One of our regulars wanted to bring a climber friend of his down. And that sounded fine; the trip is sometimes underestimated and attempted by badly prepared and badly equipped people. But of all above-ground people, it would be climbers that would probably be best ones to try it. Good with ropes, strong in the arms; just what you need!
We would be six altogether. Half of us would have done it before. This time we would go from the Cwmorthin car park; whichever way you go, it's a beautiful walk. We met two German chaps who intended to do the same trip; rock climbers as well. We figured they'd go in front; for one reason, as they were rather fit and one of us wasn't, so we were slow doing the uphill walk; for another, they hadn't done it before and might be reassured by the knowledge were would be coming up behind them in case they got in trouble. But no; they let us go first and kept a respectful distance.
Walking past Cwmorthin lake with beautiful reflections
We went in. It had been a while but it looked familiar! Until we got to the first drop. From the messiest rig in the world it had been upgraded to a very tidy one with a nicely new rope. Good! (Look at the previous report to see why that was a welcome sight!) We went down without incident. And down the second pitch too. And then there was the zipline (I didn't manage to go very fast) and the wobbly bridge (last time it surely was less wobbly!). All was going well!
The first drop. Pic by Simon
We came to the Bridge of Minor Ailments (or whatever it's called; as long as it's clear it's not anywhere near the Bridge of Death) and all was well there too. We shimmied across. The traverse was a bit of a nuisance but no more than that. And then it was the Bridge of Death's turn! And that's the bottle neck.
David on the Bridge of Minor Ailments. Pic by Simon
Briony on the traverse. Pic by Simon
There's so little left of the bridge you have to shimmy along a steel cable bolted into the ceiling. It has an extra attachment point in the middle, which complicates things; it means you have to either work with two pulleys, and somehow manage to move yourself from one to the other, or manage to move your pulley from one side of the attachment point to the other. And the problem is that in order to be able to propel yourself you have to hang really close to the cable. The closer to it you are, though, the harder the change-over in the middle is. I went for the close option; last time I struggled more with moving across the cable than with switching to the other cable. This time we had a footloop to stand in; that worked fine. I couldn't possibly do it standing on the beam!
Edwyn making the change-over look relaxed. Pic by Simon
We did it with two pulleys, so we had to keep pulling them back and forth along the rope. We also had to ferry kit around; we were wearing buoyancy aids for in case the whole structure would come out of the ceiling and plummet into the icy water, but we only had four for six people. And if you hung by your cowstails from the pulley you had nothing to secure yourself with in the middle, so then you needed two pairs. And we sent the bags on their own to make things easier. A lot of faff!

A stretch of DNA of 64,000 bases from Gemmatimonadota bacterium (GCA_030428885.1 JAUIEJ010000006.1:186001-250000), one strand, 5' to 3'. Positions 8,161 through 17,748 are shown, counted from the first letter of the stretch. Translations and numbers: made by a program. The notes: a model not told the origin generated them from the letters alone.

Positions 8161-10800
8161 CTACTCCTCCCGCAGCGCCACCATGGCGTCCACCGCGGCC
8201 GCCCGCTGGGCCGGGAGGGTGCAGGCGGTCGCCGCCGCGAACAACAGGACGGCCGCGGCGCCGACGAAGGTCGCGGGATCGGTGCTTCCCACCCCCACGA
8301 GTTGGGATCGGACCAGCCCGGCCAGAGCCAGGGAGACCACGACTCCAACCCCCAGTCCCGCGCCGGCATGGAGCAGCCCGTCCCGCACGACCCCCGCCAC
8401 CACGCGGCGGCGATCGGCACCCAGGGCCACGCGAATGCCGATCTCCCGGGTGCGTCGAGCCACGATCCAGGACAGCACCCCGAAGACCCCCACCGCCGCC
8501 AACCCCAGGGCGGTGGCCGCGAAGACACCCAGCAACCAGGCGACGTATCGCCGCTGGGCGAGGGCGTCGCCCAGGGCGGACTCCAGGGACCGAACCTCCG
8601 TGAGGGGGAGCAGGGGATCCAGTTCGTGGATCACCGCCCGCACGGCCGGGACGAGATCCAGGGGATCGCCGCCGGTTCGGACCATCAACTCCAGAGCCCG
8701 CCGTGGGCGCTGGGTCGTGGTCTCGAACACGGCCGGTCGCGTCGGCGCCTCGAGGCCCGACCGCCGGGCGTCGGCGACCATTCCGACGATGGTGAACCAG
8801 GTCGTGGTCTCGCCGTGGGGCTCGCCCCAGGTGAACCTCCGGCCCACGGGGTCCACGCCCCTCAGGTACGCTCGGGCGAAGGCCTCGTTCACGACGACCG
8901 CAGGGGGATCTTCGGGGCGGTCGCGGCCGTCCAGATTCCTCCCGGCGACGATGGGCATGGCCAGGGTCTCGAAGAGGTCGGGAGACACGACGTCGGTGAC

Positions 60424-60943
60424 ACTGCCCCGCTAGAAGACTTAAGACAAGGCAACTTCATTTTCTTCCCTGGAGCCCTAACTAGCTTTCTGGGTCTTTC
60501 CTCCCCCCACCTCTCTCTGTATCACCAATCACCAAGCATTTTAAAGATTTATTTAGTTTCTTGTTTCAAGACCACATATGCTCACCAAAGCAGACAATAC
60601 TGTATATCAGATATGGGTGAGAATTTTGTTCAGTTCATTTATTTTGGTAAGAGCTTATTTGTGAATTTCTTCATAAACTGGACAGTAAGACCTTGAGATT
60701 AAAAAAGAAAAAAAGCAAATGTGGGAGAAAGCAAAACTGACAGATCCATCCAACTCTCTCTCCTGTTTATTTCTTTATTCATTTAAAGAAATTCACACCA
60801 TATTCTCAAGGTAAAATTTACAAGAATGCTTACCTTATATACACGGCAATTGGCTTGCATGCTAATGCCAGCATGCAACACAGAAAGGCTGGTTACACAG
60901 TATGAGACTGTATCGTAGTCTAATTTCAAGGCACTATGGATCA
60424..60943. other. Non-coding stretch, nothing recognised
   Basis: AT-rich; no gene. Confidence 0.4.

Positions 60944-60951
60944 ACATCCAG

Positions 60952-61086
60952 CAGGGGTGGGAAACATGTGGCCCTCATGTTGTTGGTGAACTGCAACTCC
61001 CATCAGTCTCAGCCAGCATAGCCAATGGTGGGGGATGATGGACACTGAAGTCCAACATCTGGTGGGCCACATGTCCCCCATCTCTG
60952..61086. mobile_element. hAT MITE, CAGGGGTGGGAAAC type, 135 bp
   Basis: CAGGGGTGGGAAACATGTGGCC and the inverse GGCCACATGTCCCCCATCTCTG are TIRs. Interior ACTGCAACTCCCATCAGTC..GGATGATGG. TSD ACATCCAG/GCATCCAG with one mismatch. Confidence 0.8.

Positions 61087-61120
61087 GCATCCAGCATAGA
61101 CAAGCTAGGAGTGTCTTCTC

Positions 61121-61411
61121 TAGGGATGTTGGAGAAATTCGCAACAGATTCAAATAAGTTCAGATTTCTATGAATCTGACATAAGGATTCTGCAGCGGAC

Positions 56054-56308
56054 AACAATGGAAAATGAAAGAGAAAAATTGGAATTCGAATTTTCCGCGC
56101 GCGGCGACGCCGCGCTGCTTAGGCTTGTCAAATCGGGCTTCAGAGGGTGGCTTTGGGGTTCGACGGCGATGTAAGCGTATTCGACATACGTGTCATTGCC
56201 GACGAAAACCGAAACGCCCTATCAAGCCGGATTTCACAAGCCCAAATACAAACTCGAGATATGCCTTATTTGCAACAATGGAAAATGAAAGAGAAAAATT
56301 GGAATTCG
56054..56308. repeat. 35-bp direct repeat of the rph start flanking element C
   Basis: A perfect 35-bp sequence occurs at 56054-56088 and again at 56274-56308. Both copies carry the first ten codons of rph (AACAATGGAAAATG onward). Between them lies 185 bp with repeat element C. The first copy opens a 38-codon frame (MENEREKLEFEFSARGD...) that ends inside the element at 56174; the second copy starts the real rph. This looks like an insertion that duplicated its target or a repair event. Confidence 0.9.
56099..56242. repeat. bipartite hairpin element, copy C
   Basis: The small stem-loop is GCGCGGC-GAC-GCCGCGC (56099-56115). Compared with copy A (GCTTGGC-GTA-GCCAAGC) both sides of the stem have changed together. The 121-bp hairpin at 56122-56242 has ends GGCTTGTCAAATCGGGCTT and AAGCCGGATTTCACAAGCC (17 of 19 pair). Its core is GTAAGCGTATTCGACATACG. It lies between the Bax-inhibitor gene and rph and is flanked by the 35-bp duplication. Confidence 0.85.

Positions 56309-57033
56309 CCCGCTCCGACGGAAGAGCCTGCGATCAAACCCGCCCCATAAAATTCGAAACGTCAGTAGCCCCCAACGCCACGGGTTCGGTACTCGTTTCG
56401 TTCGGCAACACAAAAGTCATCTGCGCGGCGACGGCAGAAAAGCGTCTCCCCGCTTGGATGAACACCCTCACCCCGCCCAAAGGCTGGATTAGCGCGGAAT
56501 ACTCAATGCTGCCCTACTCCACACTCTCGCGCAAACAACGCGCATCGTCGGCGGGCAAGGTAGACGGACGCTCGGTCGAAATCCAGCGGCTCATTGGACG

We all made it across, some with a bit more swearing than others. Time to head for the last hurdle; the chamber with the canoe! It was still there. Edwyn abseiled into it and I followed. I ended up in the very front. The rope was near the rear but Edwyn struggled to find the bit we needed to pull. Once he'd found it and give it to me (best to go front first) I turned out to have quite a talent for somehow going sideways and bumping into things. Oh well, we got there! And we found Paul back, who had just pottered around in Rhosydd a bit. He wasn't up for the through trip. We had already heard him whooping from the Bridge of Death. Now we were reunited!
Edwyn abseils down into the canoe. Pic by Simon
In the meantime, Rich (the climber) and David appeared. Last were Simon and Briony; they struggled a bit, as the rope along which you pull yourself along had snagged and snapped. They had to manage with improvised paddles, and then re-tie the rope. But then most was over! We were almost in Rhosydd. While David and I waited for Simon and Briony the rest went ahead, and put the kettle on in a nearby chamber. Time for soup! By then it was 18:20 (we had gathered for breakfast at 10AM). Time flies.
We went on. We got to the Twll Mawr, where last time we had gone out, but not this time. We would go the proper way out; through the long adit you pass when you walk up the way we had, and where we had left Paul. It was a much more efficient way, and indeed it felt more proper. When we got out we ended up in a cloud. Too bad; it had been blue sky when we got in! But while we walked down the clouds lifted and we got to see beautiful pink evening skies.
Coming out of the adit in the fog
Pink skies over Cwmorthin
By the time we finally were down and changed I was keen to go home. The plan was to go for a curry but I decided to bail out. The next day we had rescue training, so there was no rest for the wicked! It had been fun, but it had also been a 12 hour day and that was without dinner; you don't want to do that too often!
To have quite a talent for somehow going sideways and bumping into things is underestimated! Nice pictures, but hopefully not what you intend to plan at Zomphop (is there's any caving involved at all?).
Hello! And no the caving fell out of the schedule! It was hard enough to design a route without having to be at a specific mine entrance at a specific time. And not everybody was excessively keen anyway. But we should scamper past a few entrances so we can stick our noses in if we want!
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